School rides Ravens bandwagon

Strategy: Inventive teachers take advantage of the current football frenzy to reinforce academic skills.

January 28, 2001|By Liz Bowie | Liz Bowie,SUN STAFF

Reading lessons at Thomas Johnson Elementary School in South Baltimore had a purple glow last week.

The first-graders created a football cheer and performed it, filling the halls with "Let's go, Ravens, let's go. We're going to the Super Bowl, let's go. We're going to beat the Giants, let's go. We're going to win the championship, let's go."

The second-graders created purple-and-black invitations for a Super Bowl party, with elaborate drawings of ravens and black strips of construction paper - feathers - hanging off the ends.

The fourth-graders read newspaper articles about the Super Bowl, answered questions, and wrote predictions about who will win and why.

These lessons were more than just the frenzy of a town indulging its love for a football team. They were master teacher Geri Giossi's way of reinforcing lessons in reading comprehension, calculating skills and phonemic awareness.

Giossi admits that she didn't care two cents about the Ravens until recently. But she is charged with creating lessons each month that combine reading, writing and math, and capture the imagination of pupils. The lessons, teachers hope, will prepare their pupils for the Maryland School Performance Assessment Program.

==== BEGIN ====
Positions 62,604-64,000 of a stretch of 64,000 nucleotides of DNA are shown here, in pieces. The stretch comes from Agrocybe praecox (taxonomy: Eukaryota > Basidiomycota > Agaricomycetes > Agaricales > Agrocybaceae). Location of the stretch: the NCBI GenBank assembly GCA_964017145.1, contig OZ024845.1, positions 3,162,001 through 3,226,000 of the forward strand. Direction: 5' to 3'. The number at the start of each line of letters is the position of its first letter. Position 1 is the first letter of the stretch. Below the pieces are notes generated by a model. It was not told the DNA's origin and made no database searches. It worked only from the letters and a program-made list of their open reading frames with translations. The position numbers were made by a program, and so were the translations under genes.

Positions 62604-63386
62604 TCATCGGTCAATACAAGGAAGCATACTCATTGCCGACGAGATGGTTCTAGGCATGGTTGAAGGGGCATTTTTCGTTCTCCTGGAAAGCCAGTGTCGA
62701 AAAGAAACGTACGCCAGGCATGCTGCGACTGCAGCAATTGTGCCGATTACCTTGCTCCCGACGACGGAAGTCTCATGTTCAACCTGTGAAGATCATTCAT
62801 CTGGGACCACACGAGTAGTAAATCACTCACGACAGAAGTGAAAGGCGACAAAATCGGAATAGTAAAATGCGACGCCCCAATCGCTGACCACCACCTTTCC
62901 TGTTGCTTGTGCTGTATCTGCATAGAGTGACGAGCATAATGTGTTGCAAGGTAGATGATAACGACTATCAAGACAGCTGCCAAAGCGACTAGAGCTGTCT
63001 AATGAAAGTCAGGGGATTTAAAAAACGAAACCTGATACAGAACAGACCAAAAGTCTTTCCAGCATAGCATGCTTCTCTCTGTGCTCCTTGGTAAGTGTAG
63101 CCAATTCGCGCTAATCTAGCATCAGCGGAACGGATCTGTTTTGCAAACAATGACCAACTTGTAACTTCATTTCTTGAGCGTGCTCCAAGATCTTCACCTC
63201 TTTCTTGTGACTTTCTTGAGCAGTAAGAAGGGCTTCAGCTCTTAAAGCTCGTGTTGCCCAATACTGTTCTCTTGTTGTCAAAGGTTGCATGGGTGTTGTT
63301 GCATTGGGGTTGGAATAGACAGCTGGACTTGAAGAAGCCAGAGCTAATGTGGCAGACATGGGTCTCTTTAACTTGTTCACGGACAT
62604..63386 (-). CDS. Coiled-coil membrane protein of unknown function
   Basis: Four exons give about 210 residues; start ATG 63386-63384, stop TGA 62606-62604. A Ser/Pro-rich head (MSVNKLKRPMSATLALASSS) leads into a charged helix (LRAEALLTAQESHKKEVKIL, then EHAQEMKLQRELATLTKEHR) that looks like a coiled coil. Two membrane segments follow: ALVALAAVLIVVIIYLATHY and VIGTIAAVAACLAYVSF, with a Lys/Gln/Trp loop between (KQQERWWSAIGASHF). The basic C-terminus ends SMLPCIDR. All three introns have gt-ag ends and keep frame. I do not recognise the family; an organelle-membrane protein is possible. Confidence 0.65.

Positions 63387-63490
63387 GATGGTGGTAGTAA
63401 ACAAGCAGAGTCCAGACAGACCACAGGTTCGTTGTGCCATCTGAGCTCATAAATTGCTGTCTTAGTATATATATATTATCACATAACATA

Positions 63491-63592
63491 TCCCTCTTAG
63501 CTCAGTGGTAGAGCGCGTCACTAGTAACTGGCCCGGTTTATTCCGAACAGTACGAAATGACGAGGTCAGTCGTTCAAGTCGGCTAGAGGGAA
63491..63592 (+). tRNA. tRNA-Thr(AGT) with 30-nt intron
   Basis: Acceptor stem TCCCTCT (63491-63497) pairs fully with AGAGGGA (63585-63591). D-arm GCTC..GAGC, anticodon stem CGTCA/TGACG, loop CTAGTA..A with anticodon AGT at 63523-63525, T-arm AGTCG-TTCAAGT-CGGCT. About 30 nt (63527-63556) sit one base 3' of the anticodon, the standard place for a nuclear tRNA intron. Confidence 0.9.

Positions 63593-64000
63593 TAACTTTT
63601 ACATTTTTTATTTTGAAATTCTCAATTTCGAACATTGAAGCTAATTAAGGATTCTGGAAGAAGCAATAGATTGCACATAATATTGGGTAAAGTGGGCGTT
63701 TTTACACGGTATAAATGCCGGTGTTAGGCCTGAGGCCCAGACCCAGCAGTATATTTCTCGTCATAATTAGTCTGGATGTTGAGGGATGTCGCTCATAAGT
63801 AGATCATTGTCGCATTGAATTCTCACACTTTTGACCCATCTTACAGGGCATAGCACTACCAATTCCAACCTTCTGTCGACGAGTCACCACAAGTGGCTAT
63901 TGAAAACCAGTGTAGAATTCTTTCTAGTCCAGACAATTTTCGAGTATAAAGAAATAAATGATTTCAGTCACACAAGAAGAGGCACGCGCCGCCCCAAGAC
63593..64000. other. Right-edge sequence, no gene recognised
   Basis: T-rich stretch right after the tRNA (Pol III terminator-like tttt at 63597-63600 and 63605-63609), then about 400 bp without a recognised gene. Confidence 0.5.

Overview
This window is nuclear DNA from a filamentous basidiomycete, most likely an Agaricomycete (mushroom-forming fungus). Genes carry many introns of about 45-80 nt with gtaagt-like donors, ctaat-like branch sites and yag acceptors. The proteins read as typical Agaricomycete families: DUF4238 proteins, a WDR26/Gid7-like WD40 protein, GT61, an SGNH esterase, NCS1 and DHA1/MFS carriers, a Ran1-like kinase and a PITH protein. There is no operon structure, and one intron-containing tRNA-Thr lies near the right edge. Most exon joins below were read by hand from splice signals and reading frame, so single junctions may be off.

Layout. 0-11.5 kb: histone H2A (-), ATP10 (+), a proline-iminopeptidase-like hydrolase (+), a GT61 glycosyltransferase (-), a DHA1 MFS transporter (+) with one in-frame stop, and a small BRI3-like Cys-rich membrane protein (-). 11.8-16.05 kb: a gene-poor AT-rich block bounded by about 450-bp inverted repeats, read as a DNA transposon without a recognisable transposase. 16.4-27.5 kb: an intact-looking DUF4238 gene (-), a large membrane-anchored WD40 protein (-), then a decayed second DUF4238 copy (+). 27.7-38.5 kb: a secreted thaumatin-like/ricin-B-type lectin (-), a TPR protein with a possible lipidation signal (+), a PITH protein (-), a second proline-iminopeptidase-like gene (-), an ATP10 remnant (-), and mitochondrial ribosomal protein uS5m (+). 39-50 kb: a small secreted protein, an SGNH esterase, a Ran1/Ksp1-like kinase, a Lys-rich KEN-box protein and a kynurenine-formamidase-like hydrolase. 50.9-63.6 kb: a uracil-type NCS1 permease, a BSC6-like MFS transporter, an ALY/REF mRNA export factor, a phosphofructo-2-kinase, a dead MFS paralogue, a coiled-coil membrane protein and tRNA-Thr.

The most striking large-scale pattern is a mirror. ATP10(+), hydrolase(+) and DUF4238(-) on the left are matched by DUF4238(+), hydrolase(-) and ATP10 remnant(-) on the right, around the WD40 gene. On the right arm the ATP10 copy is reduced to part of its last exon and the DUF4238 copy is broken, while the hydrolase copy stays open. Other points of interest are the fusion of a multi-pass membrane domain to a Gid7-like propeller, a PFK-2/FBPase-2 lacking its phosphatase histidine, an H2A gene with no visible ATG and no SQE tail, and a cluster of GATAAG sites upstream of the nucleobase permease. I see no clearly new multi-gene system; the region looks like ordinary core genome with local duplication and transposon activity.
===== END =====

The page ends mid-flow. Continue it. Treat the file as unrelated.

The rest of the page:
Giossi consulted the sports fanatic in the building: fourth-grade teacher Mark Bongiovanni. "It is a wonder his body isn't purple," she said.

Bongiovanni wrote a brief primer about football, the National Football League and its championship to help pupils understand such basics as wild cards and how playoff teams are eliminated.

Then teachers gathered newspaper articles and wrote questions for the children. For example, older children were asked: "What did the Raven defense keep the Broncos from doing?"

It's the kind of lesson that many children who live in South Baltimore - practically in the shadow of the stadium - would enjoy. And teachers say they can use this football fever to energize pupils about learning.

Kindergarten teacher Marilyn Krinsky taught her pupils about exclamation points the week after the AFC victory: "We won!" Another day, she used the Ravens' team name to teach children the "r" sound.

"They are all excited," Krinsky said. Some in her class can tell her how many games the Ravens have won this season. Some homes in the neighborhood are decorated with purple lights and pictures of Ravens in the windows.

Giossi has put together a number of other MSPAP-like exercises that are used on school spirit days. Children have written poems about kites, designed and built kites, and flown them at a nearby park on "Go Fly a Kite Day."

The exercises call upon math skills, too. This week, children will compile a menu and tally the cost of food for a Super Bowl party they're planning. And they will look at statistics to predict which team will win.

But the cheers might be what children remember.

Jessica Robinson, 7, began her classroom's chant. "What time is it?" she shouted. "Game time!" a chorus yelled back. "Any dogs in the house?" she asked. "WOOF, WOOF, WOOF, WOOF."

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